Just over a year ago – on the 4th August 2012, Operation Zeus commenced – rounding up migrants from the streets of Athens and transporting them into detention camps. Within days 1,500 were interred – over the past year that has now grown to over 5,000 in the official camps alone, with Dendias the Minister for Public Order announcing that camp capacity was to double. The conditions in the camps are dreadful and are routinely condemned by international human rights agencies but little changes. On Saturday, the inmates of Amygdaleza had had enough.
The Amygdaleza camp on the outskirts of Athens is one of the largest holding camps in Greece with over 1600 people being held there. Conditions are dreadful, with no soap or other personal hygiene items and no accessible facilities to clean clothes. Over 300 cases of scabies – a highly infectious skin disease have been treated there in the past few months. Inmates with tuberculosis, diabetes and kidney infections are also held there with little access to healthcare, where there are a number experiencing severe psychiatric problems.
The Amygdaleza is one of the most modern camps in Europe. And I think that is excellent
Dendias, Minister for Public Order, July 11th 2013
On Saturday 10th August, the detainees rioted. The official police report states that suddenly the detainees attacked the prison guards without provocation, throwing stones and waterbottles filled with gravel however the Greek Police are not known for their veracity when reporting what goes on with people who have been detained.
One explanation for the riot is reported to be alternatively the discovery that they were now to be held for 18 months rather than the original 12 under the conditions that they were initially detained under. If this is the first that they have heard of a decision that was made in October, it is a shocking indictment of the legal support that detainees are receiving within the camp – with not only no recourse to legal support to progress their refugee claims, but not even explanations of the conditions that they were held under being given to them, but more sinister is the other reported reason.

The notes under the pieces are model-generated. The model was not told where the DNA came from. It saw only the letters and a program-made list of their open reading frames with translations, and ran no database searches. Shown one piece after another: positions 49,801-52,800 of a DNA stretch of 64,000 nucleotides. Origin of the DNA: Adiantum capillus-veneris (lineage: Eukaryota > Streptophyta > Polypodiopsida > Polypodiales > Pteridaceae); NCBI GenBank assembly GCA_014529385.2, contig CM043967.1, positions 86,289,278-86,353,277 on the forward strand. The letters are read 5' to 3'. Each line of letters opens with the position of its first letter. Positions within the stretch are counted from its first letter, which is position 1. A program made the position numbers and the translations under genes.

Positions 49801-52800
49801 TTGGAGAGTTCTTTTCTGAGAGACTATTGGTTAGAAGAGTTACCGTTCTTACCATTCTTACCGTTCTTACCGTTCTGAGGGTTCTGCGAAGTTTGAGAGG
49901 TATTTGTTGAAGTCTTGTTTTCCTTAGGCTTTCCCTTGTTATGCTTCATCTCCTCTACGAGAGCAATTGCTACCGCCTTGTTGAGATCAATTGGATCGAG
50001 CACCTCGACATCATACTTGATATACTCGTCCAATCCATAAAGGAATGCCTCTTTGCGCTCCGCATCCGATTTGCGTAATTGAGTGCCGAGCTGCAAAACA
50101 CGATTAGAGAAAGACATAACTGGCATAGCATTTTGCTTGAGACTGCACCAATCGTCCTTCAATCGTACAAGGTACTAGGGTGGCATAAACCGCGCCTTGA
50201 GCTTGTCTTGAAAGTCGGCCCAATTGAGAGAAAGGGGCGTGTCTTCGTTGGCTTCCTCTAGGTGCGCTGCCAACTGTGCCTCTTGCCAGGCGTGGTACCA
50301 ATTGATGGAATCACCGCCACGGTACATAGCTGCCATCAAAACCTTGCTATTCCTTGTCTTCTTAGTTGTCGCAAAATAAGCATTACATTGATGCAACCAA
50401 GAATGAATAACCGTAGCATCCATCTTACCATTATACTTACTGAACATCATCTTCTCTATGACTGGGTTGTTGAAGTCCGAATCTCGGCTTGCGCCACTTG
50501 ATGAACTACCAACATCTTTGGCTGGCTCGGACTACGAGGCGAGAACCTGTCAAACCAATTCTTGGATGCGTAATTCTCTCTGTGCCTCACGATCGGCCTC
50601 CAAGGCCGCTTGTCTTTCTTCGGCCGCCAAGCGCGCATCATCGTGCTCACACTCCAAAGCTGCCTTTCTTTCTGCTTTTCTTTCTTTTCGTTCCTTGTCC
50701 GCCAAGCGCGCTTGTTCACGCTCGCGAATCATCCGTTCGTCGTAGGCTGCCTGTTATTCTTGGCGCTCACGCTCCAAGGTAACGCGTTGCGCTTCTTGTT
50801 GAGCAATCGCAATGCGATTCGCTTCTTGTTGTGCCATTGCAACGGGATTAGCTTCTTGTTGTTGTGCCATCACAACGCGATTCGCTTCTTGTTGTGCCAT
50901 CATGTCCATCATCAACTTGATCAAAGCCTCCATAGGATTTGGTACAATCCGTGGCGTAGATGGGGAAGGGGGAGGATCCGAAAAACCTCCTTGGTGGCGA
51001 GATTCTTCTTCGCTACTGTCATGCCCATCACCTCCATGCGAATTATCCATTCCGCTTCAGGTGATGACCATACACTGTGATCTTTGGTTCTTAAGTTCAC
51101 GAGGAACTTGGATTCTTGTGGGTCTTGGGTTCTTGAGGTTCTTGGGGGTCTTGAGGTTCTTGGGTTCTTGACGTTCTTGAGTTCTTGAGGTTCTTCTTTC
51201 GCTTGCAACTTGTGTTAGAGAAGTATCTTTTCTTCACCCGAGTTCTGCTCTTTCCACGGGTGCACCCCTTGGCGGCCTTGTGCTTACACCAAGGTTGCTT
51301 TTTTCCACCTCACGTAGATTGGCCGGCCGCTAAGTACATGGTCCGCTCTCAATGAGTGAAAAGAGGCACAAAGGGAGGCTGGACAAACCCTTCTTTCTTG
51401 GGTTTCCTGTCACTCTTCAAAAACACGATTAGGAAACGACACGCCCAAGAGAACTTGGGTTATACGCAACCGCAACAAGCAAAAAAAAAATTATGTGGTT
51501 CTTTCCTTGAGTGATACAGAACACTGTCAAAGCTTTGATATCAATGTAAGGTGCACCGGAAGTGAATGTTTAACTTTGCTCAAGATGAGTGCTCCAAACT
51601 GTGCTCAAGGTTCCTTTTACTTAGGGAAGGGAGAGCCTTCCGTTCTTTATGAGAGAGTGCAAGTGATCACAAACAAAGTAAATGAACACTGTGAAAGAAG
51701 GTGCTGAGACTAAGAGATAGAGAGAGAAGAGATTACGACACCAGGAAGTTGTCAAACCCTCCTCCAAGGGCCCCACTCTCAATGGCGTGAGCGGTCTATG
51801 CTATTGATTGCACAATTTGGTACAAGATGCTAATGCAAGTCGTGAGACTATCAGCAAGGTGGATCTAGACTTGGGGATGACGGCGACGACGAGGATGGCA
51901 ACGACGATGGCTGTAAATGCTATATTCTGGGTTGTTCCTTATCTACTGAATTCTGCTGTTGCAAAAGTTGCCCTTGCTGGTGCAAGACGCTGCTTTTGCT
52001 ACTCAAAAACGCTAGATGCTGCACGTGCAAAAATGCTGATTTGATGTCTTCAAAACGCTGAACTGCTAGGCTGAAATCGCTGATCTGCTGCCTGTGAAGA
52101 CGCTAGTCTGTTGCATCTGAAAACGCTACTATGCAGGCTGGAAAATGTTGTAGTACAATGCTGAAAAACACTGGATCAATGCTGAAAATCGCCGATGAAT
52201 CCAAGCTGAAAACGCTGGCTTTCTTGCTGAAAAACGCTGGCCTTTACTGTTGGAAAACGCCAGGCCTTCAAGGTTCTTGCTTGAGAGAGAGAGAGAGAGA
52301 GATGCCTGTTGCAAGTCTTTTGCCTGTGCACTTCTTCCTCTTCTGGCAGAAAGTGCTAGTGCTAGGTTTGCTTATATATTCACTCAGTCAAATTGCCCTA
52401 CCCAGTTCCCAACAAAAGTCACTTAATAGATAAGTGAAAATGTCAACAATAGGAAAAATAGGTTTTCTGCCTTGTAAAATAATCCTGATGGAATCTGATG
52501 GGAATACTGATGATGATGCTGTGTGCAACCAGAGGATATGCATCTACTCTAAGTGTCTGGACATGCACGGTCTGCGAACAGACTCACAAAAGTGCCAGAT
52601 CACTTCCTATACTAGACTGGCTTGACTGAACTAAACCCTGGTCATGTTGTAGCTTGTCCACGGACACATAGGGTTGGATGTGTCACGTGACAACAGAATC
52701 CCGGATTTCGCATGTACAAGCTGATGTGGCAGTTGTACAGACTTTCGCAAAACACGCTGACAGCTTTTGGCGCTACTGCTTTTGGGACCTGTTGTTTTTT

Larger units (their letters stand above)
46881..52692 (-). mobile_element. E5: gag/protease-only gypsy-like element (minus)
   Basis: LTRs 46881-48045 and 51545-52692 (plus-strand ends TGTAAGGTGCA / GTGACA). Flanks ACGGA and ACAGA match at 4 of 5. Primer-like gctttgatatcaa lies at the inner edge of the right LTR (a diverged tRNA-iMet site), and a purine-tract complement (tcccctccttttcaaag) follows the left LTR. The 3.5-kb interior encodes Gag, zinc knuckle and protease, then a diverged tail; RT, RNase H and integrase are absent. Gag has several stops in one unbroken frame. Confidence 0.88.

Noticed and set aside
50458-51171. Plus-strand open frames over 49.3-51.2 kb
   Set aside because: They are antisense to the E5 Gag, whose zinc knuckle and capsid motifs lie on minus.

It would seem that the migrants managed to operate the air conditioning systems without the permission of the guards. In Athens at the moment, when temperatures are reaching the mid-30s, air conditioning is essential in crowded confined conditions. The shipping containers sit unsheltered in the sun, drawing heat to them, raising the temperature inside even beyond the natural temperature. The authorities responded by cutting off all power to the shipping containers in which they are held – effectively plunging them into the boiling darkness.
Concentration camps filled with dark ovens?
Heard that one somewhere before?
When the detainees responded with banging and shouting, the police charged announcing “We do not care if you die“. Detainees responded to the violence by setting fire to mattresses and destroying the camp to the best of their ability. Eight shipping containers were completely burnt out, while substantial damage was done to windows and doors of other containers. Forty one migrants have been charged for participation in the uprising, while in the confusion, twenty four managed to escape, only ten however made it outwith the Amygdaleza area without being picked up. Migrants are reporting that there are a number of serious injuries and that there are also deaths that have resulted from the heavy handed intervention, including the police opening fire. There is as yet no official confirmation, however KEERFA, an anti-fascist monitoring organisation are confirming the death of at least one migrant, Sultan Ahmed in Block 10, who was shot by police.
No-one should be held in these conditions,
No-one should be in Amygdaleza at all.
No-one is illegal.
Video of fire at the Camp
Video Showing the Aftermath of the Uprising